A Song For Everyone: The Story of Creedence Clearwater Revival (Hardcover)
The definitive biography of Creedence Clearwater Revival, exploring the band's legendary rise to fame and how their music embodied the cultural landscape of the late '60s and early '70s
From 1969 to 1971, as the United States convulsed with political upheaval and transformative social movements, no band was bigger than Creedence Clearwater Revival. They managed a two-year barrage of top-10 singles and LPs that doubled as an ubiquitous soundtrack to one of the most volatile periods in modern American history, and they remain a staple of classic rock radio and films about the era. Yet despite their enduring popularity, no book has ever sought to understand Creedence in conversation with their time.
A Song for Everyone finally tells that story: the thirteen-year saga of an unassuming suburban quartet's journey through the wilds of 1960s pop, and their slow accrual of a sound and ethos that were almost mystically aligned with the concerns of decade's end. Starting in middle school, these Californian friends and brothers cut a working-class path through the most expansive decade in American music, playing R&B, country, and rock 'n' roll under a variety of names as each of those genres expanded and evolved. When they finally synthesized those styles under a new name in 1968, Creedence Clearwater Revival became instantly epochal, then fell apart under the weight of personal grievances that dated back to adolescence. As musicians and as men, they embodied the contradictions and difficulties of their time, and those dimensions of their career have never been explored until now.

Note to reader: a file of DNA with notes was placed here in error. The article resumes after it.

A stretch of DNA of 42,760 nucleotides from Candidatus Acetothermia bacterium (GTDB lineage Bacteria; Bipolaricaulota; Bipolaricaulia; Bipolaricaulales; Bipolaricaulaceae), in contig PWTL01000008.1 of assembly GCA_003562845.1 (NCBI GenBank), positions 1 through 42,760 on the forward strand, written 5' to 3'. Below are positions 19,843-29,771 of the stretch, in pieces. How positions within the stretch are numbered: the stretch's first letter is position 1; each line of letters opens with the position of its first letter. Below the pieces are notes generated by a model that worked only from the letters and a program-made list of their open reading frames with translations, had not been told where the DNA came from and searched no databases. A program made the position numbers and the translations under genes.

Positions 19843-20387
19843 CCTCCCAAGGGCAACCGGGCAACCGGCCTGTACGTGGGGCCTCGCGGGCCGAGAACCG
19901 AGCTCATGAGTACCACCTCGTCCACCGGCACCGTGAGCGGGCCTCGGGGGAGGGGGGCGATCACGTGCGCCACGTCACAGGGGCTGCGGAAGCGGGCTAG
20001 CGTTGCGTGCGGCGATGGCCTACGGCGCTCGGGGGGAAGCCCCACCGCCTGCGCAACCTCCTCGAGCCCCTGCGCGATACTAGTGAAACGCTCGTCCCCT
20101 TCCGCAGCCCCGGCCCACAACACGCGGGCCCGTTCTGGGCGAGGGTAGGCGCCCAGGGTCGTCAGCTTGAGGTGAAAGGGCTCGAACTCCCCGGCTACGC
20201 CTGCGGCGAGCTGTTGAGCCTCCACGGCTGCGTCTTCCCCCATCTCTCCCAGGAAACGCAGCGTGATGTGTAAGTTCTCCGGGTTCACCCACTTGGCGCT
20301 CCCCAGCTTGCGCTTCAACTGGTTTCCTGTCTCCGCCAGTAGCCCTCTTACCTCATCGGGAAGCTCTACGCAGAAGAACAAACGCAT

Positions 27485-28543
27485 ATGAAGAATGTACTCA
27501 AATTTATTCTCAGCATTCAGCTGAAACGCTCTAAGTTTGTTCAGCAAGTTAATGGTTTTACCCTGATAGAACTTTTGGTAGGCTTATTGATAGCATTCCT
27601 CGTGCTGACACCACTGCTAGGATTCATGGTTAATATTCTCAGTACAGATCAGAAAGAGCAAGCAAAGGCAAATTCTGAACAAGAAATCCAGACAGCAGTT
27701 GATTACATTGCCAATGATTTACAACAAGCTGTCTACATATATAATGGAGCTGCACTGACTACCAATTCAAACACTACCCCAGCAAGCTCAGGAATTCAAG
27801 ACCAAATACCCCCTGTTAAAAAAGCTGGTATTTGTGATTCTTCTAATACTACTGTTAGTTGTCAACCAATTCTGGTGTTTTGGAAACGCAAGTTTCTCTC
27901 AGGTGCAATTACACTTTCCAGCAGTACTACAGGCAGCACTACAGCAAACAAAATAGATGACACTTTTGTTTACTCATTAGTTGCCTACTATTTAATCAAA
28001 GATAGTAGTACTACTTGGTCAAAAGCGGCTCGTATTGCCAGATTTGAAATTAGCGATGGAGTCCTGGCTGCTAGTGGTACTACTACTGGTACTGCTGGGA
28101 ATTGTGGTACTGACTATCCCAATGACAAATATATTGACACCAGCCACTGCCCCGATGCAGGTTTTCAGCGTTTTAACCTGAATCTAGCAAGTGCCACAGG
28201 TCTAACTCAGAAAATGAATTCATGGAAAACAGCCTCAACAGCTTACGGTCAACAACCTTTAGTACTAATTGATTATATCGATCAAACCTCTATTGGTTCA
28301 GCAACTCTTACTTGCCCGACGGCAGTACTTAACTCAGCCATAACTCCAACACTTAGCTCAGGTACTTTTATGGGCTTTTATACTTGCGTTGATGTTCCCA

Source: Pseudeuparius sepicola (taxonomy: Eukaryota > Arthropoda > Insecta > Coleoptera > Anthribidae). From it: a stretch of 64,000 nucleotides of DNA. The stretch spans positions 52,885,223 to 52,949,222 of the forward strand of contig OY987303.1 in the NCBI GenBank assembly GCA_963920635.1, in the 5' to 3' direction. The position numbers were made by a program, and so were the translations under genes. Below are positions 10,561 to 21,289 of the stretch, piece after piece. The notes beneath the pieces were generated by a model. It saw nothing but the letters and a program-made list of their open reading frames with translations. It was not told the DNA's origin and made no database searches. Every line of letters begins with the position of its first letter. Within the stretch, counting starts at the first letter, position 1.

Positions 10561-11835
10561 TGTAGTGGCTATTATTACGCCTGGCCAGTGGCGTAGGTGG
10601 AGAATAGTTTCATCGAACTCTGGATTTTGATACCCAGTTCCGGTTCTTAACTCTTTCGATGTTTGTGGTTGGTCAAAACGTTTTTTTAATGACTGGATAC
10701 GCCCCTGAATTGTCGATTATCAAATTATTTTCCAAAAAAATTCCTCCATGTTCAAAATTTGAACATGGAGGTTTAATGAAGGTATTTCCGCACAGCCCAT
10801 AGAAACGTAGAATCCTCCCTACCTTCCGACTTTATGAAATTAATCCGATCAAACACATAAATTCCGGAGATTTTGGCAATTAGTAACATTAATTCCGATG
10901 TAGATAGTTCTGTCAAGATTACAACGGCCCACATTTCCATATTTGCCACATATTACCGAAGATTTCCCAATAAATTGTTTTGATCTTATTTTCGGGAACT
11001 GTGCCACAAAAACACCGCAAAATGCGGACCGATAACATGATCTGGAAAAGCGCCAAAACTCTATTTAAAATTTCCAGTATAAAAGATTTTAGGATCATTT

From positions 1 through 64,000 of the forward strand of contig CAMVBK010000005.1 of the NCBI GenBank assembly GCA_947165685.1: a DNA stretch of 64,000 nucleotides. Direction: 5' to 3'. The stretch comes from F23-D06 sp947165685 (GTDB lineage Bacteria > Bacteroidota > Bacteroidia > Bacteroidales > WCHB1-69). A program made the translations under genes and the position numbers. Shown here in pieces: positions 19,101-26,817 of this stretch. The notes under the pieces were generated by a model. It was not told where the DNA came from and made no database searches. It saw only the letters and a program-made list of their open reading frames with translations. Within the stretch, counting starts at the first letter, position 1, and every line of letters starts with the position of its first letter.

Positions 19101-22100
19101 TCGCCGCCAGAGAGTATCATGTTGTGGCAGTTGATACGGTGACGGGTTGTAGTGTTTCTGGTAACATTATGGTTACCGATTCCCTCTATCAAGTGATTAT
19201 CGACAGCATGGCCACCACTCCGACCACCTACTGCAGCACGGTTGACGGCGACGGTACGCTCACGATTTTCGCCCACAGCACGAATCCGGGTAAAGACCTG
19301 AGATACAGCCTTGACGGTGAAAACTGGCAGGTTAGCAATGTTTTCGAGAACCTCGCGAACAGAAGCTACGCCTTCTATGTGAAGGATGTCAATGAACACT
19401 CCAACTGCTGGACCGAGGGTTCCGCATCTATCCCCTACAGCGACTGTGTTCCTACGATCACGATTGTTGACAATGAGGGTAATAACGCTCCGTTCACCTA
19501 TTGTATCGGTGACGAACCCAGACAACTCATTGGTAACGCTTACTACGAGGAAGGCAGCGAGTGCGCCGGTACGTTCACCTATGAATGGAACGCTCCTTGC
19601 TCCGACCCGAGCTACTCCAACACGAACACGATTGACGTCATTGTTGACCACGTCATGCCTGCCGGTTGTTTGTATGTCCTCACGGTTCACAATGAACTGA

Drawing on wide-ranging research into the social and musical developments of 1959-1972, extensive original interviews with surviving Creedence members and associates, and unpublished memoirs from people who knew the group closely, A Song for Everyone is the definitive account of a legendary and still-beloved American band. At the same time, it is also a cultural history of those same years—from Elvis to Altamont, Eisenhower to Watergate—seen through the eyes of four men who encapsulated them in song for all time, told by one of the rising figures in contemporary music writing.
About the Author
John Lingan writes for publications including the New York Times Magazine, Washington Post, Pitchfork, and The Oxford American. He is also the author of Homeplace: A Southern Town, a Country Legend, and the Last Days of a Mountaintop Honky-Tonk, and lives in Maryland with his wife and three children.
"...[C]ritics have tended to characterize John Fogerty as a songwriter foretelling nothing but doom... Such gloomy characterizations weren’t wrong, but Lingan explains much of C.C.R.’s appeal with a simple reminder: melody and groove matter, too... Perhaps the time has even come when we can see C.C.R. for the innovators they were to begin with."—New Yorker
“Diagnosing the push-and-pull of John Fogerty’s unnavigable conflicts—between populism and artistic sophistication, control and collaboration—is where A Song for Everyone is at its best."—Wall Street Journal